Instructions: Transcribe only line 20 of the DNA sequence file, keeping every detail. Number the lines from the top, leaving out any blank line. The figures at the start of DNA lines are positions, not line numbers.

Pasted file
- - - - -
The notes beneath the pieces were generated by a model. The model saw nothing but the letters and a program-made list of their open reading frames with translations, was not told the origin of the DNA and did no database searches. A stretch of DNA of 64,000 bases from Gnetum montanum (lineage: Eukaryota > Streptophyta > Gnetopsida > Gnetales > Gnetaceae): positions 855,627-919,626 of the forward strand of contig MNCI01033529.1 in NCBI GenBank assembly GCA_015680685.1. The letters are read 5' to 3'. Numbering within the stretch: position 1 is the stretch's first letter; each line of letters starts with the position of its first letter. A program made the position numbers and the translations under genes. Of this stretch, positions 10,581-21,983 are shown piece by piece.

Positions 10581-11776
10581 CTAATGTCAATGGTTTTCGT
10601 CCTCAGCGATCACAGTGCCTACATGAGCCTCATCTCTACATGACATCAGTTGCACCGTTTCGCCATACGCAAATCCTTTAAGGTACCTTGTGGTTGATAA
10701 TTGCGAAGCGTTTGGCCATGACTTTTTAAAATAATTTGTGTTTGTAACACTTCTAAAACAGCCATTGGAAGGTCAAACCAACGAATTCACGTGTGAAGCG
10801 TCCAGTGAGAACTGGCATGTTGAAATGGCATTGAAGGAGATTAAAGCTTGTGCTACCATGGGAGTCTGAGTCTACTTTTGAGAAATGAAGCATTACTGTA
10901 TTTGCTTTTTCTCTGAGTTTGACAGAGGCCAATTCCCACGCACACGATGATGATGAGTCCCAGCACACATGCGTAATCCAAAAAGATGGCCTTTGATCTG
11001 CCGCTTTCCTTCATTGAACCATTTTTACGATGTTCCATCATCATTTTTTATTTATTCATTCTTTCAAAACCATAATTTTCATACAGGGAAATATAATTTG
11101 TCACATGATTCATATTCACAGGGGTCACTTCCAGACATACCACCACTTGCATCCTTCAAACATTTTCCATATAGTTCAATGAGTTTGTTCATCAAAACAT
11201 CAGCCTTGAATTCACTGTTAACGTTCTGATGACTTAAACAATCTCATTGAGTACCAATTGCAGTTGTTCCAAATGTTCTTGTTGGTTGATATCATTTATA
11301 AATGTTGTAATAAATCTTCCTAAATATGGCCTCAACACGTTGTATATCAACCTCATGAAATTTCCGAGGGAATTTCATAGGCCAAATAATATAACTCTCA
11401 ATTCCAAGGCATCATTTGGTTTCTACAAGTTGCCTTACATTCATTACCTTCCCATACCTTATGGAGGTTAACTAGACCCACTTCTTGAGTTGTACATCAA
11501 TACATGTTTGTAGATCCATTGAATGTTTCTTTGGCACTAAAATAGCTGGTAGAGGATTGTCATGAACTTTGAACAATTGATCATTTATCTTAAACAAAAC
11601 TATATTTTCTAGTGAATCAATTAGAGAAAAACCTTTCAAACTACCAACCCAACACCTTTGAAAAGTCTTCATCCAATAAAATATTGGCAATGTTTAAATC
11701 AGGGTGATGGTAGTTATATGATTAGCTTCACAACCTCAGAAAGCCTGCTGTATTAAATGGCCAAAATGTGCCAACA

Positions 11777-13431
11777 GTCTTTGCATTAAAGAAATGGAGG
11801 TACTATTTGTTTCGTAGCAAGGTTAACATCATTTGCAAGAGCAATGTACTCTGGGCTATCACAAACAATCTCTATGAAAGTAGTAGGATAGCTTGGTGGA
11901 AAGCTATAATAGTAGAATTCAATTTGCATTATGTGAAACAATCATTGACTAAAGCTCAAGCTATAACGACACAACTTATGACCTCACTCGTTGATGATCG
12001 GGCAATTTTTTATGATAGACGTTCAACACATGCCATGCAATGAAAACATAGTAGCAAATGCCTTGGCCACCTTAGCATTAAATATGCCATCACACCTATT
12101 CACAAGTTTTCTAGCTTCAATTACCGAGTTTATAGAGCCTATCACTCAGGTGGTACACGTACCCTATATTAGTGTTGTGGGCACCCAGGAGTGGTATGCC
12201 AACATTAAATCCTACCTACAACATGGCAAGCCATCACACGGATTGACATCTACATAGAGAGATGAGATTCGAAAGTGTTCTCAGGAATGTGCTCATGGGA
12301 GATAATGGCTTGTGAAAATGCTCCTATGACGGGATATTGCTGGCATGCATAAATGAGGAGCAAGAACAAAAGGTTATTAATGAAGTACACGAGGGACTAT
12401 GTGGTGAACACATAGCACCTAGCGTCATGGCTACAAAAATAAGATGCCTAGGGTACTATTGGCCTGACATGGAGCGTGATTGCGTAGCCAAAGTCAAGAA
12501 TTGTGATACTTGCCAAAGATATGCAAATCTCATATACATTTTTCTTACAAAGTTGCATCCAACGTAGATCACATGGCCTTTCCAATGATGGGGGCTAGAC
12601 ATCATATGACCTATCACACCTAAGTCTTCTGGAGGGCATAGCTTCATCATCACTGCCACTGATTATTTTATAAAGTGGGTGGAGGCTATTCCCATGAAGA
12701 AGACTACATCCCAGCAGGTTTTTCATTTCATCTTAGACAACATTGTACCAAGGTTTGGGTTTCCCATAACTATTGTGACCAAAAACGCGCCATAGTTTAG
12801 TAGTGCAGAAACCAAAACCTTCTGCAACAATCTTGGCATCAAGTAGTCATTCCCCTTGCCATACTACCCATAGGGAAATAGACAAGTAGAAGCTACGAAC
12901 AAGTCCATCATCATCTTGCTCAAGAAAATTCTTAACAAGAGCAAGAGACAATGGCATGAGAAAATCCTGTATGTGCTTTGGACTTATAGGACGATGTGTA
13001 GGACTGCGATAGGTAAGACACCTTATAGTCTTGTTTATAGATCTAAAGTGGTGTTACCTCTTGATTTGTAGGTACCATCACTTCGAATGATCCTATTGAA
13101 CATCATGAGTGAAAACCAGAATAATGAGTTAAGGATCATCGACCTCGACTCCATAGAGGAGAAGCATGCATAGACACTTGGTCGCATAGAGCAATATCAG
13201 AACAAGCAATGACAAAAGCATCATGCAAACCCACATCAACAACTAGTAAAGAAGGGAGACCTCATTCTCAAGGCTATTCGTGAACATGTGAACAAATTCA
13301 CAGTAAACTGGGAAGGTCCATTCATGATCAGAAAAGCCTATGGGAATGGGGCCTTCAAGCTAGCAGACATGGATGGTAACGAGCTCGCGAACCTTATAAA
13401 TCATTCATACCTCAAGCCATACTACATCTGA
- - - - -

12001 GGCAATTTTTTATGATAGACGTTCAACACATGCCATGCAATGAAAACATAGTAGCAAATGCCTTGGCCACCTTAGCATTAAATATGCCATCACACCTATT